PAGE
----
Newly released Country Climate and Development Report (CCDR) for the G5 Sahel region estimates that up to 13.5 million people across the Sahel could fall into poverty due to climate change-related shocks by 2050 if urgent climate adaptation measures are not taken.
The Sahel region is particularly vulnerable to land degradation, experiencing more extreme droughts, floods, and other impacts caused by climate change. Three of the G5 countries – Chad, Niger, and Mali – rank among the top seven most vulnerable countries to climate change and their ability to adapt is significantly constrained by poverty and fragility.
“Climate change is severely affecting people and undermining hard-won development gains. The analysis shows that it is deepening cycles of poverty, fragility and vulnerability across the Sahel,” said World Bank Vice President for Western and Central Africa, Ousmane Diagana. “With the population projected to double to 160 million people over the next 20 years, Sahel countries need to accelerate growth and prioritize climate adaptation if they are to realize the demographic dividend and set the region on a sustainable inclusive growth pathway”.
The G5 Sahel countries combined contribute less than 1% of global greenhouse gas emissions, and all five countries have pledged to achieve net-zero emissions by 2050. In addition, Burkina Faso, Chad, Mali, and Niger pledged at COP26 in Glasgow to halt and reverse forest loss and land degradation by 2030. The Nationally Determined Contributions (NDCs) under the Paris Agreement and the additional estimates in the CCDR show that over US$30 billion are needed across the G5 Sahel countries for climate actions. The Report also shows that damages from climate change can be significantly reduced.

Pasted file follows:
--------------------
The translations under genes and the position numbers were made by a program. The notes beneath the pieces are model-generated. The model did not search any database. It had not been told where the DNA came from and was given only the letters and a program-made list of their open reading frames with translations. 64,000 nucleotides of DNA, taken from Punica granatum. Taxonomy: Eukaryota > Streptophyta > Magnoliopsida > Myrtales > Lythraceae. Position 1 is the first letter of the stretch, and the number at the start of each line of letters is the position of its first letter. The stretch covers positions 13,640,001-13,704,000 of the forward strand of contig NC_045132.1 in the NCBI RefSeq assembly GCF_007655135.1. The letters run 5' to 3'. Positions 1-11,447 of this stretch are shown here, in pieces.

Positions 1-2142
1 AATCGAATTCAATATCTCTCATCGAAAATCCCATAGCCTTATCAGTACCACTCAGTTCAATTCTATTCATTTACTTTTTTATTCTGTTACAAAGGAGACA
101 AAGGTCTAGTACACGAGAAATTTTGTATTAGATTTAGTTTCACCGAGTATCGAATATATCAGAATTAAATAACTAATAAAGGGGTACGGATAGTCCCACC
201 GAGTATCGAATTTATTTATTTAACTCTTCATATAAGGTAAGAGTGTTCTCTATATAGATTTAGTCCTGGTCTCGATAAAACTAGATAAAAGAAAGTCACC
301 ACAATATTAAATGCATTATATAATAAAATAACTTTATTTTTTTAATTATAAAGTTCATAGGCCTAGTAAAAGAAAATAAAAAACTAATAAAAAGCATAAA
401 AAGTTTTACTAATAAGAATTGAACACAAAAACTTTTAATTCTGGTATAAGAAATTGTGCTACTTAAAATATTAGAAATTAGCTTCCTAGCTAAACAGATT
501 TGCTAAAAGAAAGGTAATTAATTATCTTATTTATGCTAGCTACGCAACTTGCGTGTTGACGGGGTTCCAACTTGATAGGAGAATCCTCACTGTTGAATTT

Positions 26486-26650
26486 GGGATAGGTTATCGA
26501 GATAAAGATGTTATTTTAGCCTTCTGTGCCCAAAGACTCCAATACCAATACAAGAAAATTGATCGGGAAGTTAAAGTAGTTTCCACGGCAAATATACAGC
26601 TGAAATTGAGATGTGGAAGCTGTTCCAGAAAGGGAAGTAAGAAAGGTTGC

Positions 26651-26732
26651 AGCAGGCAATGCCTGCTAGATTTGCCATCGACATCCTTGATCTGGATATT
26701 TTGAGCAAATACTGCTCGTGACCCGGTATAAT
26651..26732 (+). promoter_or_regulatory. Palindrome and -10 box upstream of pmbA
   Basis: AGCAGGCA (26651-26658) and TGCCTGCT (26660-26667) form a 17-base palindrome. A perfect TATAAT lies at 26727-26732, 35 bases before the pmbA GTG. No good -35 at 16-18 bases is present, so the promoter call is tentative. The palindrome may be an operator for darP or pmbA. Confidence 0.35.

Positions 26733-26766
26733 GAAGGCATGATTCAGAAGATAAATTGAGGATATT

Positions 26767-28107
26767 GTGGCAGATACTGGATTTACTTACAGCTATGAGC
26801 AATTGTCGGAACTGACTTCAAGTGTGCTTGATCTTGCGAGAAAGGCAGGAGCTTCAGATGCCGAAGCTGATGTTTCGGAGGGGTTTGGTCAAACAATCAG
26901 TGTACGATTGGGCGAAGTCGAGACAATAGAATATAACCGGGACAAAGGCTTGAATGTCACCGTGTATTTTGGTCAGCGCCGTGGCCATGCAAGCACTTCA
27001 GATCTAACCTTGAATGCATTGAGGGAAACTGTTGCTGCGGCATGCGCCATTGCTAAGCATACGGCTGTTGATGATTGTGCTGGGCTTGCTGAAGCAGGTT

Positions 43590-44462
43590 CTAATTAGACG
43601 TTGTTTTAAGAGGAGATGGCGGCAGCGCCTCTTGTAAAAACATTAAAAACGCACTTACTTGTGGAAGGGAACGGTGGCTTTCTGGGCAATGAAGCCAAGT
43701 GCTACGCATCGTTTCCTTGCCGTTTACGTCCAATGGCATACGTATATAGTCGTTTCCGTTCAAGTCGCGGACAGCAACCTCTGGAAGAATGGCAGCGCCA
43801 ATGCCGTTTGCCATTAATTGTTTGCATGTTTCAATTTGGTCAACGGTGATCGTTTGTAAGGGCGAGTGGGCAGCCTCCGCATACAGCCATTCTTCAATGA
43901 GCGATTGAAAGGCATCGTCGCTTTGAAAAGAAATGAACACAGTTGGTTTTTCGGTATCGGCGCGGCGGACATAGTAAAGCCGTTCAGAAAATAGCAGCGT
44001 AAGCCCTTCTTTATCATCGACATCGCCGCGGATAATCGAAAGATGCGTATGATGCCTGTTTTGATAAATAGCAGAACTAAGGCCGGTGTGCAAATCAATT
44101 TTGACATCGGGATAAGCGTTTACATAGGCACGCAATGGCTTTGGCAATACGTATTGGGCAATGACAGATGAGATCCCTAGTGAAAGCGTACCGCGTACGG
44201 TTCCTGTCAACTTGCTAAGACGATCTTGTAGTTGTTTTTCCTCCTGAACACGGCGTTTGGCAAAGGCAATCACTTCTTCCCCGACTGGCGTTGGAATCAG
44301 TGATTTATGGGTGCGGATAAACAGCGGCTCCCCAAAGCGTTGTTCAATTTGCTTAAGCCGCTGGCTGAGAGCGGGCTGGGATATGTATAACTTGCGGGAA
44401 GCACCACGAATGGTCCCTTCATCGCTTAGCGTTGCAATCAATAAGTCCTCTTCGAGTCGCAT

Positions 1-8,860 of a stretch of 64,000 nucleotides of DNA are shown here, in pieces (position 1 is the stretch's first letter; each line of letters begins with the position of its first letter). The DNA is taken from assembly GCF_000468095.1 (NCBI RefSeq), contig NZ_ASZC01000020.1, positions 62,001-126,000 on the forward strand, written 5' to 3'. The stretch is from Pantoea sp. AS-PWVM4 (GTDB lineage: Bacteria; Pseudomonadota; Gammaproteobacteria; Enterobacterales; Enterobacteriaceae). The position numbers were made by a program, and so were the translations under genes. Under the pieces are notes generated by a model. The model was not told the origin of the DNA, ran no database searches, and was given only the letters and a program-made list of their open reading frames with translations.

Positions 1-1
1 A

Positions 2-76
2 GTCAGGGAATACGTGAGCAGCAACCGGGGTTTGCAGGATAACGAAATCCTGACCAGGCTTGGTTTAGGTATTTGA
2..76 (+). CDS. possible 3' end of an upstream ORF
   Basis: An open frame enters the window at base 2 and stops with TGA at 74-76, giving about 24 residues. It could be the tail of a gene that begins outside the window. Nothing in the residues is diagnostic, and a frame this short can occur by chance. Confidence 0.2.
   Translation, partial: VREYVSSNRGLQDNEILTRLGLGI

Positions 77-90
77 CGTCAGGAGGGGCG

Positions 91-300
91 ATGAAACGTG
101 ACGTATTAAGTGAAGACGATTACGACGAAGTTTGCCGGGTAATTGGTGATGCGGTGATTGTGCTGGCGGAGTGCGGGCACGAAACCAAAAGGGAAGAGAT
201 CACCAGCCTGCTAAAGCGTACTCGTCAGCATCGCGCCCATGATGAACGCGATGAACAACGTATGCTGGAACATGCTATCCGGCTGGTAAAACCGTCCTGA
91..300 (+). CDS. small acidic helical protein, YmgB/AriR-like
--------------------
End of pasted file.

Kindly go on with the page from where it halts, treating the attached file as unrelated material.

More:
“There are significant opportunities for more resilient development in the Sahel,” says Clara de Sousa, World Bank Country Director for Burkina Faso, Chad, Mali and Niger. “This diagnostic provides a roadmap to help countries scale up reforms and investments to diversify their economies in more resilient and inclusive ways. It provides pathways to re-green these economies by restoring degraded land and boosting economic opportunities for communities through programs such as the Great Green Wall Initiative”.
Across the region, millions of people are at risk of or already experiencing food insecurity as a result of lower-than-expected agricultural production due to climatic shocks, rising insecurity, and elevated food prices. The food security crisis in the Sahel region is expected to further deteriorate in 2022.
Social protection programs and agricultural landscape initiatives to adopt effective resource management practices and increase use of adaptive technologies could be scaled up to mitigate the impact of the food security crisis and help the agriculture sector become more climate resilient in the medium term. The five countries are developing Adaptive Social Protection systems to provide regular cash transfers and services to the poorest and most vulnerable households, allowing them to cope with, and adapt to future climate-related shocks.
The report provides further policy recommendations for making development and adaptation gains in five specific sectors or areas: Institutions, Financing and Risk Mitigation, Energy, Landscapes (including water, environment, and agriculture), and Cities.
Over the past three years, the World Bank Group has provided a record level of financial resources to the G5 Sahel countries as part of its strategy to address fragility, conflict, and violence, with $8.9 billion from the International Development Association (IDA). However, the climate crisis combined with post-COVID-19 economic recovery needs, growing insecurity and food security crises, as well as the effects of the war in Ukraine on global food, fertilizer and energy prices, require increased support from the international community.